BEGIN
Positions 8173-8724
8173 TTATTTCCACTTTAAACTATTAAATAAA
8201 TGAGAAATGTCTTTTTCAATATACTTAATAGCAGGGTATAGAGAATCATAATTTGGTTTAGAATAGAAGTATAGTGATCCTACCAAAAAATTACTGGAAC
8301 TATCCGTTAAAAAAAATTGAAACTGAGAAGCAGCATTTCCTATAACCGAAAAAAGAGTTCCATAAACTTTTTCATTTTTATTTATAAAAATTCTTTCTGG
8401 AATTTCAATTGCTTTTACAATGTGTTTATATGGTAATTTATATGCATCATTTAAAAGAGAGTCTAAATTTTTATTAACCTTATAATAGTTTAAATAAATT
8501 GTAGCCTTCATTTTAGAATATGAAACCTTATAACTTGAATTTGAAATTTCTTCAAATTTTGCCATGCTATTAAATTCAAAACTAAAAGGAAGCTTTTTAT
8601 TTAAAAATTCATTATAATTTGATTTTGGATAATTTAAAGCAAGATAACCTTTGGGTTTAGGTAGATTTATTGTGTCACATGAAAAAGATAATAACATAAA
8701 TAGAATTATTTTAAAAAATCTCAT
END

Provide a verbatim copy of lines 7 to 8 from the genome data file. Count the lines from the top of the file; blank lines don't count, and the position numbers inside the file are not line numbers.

8601 TTAAAAATTCATTATAATTTGATTTTGGATAATTTAAAGCAAGATAACCTTTGGGTTTAGGTAGATTTATTGTGTCACATGAAAAAGATAATAACATAAA
8701 TAGAATTATTTTAAAAAATCTCAT